* Private loan market grew as investors bought asset-backed
* Defaults have risen since the financial crisis
* Report required by Dodd-Frank oversight law
By Emily Stephenson
July 20 Borrowers who took out private student
loans in the run-up to the financial crisis are facing higher
levels of default, reflecting the risky lending practices at the
time, the Obama administration said in a new report.
The Department of Education and the Consumer Financial
Protection Bureau said private lenders have since cleaned up
some of the worst activities, but lawmakers should still work to
improve the private loan market and enhance protections for
"Borrowers who took out loans at the height of the boom are
still suffering from those excesses," CFPB Director Richard
The report said students taking out private loans may not
have fully understood the loans they chose and may have
unnecessarily been subjected to more expensive terms.
The two agencies said they were required by the Dodd-Frank
financial oversight law to study the private student loan market
and determine if gaps existed in consumer protection.
Federal and private loans do not have to be repaid while the
borrower is in school, and both types offer deferment for
students seeking post-graduate degrees. But unlike some private
loans, federal loans have fixed interest rates and offer
adjustments for borrowers who struggle to make payments.
Federal loans are much more common than private loans, with
$864 billion in outstanding federal student debt and about $150
billion in outstanding private student debt, the report said.
But the private student loan market grew from less than $7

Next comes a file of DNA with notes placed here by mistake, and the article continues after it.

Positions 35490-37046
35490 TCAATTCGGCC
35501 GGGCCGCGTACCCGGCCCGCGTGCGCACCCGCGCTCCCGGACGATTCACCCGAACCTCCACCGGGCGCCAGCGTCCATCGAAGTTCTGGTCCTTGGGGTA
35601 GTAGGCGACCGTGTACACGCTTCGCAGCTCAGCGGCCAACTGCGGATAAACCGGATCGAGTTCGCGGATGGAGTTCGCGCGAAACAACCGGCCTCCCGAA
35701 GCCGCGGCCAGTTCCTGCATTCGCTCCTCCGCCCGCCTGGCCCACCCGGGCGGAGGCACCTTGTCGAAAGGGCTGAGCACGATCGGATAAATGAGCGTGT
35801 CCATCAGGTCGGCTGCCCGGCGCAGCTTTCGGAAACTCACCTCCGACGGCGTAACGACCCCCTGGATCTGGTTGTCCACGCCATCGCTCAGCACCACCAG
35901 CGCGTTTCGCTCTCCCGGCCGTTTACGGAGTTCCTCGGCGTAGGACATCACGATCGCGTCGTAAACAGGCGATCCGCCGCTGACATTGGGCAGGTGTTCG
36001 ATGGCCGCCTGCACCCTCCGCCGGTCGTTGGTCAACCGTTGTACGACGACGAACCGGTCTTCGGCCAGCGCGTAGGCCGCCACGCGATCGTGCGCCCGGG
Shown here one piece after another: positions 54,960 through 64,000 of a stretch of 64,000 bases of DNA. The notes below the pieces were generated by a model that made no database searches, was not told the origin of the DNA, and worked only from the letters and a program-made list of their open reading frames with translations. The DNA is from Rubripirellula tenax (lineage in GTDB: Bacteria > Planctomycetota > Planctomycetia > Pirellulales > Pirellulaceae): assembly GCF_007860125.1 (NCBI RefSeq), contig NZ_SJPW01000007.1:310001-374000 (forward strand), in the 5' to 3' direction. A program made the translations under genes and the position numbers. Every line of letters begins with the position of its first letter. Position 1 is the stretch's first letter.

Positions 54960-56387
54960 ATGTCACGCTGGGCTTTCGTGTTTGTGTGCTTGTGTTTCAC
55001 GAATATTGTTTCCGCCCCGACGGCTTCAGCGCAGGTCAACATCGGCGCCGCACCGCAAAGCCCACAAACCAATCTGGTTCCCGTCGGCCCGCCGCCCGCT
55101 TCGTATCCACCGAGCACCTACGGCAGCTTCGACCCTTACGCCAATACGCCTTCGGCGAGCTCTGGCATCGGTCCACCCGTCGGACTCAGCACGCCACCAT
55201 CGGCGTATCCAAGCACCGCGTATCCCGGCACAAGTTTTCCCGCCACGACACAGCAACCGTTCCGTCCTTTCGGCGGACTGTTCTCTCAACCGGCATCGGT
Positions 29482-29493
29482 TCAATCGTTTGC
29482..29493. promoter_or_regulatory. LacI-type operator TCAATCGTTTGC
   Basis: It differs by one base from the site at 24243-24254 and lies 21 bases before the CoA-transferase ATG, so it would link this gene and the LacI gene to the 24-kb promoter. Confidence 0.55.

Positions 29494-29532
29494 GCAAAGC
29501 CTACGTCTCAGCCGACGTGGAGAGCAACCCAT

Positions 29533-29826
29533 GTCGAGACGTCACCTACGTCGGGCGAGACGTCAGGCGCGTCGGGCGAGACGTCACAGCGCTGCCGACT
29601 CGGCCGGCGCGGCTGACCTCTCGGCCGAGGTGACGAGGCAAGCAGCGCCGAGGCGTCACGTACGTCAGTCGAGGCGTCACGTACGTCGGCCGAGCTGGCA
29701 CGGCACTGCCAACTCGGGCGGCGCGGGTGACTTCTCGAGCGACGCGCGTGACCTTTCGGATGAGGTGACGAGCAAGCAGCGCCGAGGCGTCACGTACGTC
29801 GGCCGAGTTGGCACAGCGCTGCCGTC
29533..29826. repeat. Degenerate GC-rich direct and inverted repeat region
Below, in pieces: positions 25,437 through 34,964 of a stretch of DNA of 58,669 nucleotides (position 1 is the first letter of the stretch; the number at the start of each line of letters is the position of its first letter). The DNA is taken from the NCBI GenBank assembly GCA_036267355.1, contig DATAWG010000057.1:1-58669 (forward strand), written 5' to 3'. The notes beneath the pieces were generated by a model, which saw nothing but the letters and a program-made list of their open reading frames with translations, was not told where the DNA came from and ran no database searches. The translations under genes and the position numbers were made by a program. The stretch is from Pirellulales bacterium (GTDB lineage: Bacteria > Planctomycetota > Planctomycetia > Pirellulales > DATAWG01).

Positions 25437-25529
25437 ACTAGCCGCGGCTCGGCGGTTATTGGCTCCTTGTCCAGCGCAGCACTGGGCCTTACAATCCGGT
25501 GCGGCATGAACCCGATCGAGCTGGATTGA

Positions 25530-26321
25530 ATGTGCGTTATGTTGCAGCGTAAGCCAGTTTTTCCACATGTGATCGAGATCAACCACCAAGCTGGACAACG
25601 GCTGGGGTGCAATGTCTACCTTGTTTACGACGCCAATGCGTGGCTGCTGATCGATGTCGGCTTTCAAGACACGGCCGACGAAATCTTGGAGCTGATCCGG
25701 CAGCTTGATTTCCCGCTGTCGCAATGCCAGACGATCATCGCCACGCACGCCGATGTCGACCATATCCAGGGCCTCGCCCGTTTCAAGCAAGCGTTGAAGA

billion in 2001 to more than $20 billion in 2008, before
shrinking, according to the report.
The study found that investors' desire for asset-backed
securities led private lenders to market loans directly to
students without involving schools. That caused some students to
borrow more than they needed or turn to private loans before
exhausting the available federal options.
Companies also gave loans to borrowers with lower credit
scores during that period, the report said.
Student loan defaults have since risen, likely due to risky
lending as well as a weak labor market. There are now more than
$8 billion in defaulted private loans, or 850,000 distinct loans
After 2008, lenders began requiring co-signers for more
loans, increased school involvement in securing private loans
and tightened credit standards for loans, the report said.
Cordray and Education Secretary Arne Duncan said Congress
should step in to prevent private lending from growing risky
again in the future. They want lawmakers to ensure that schools
are involved in the private student loan process and find ways
to offer relief to struggling recipients of private loans.
Congress should take a special look at a 2005 change to
bankruptcy law that makes it more difficult to get out of
private student loans, Cordray said. The change has not resulted
in lower prices or better access and should be revisited, he
Duncan said his department plans to release a financial aid
"shopping sheet" that schools can provide to help students and
parents understand the aid and loan packages available to them.
"What we don't want ... is for a student to feel like the
first time they really understood how much debt they were in was
when the first bill arrived," Duncan said.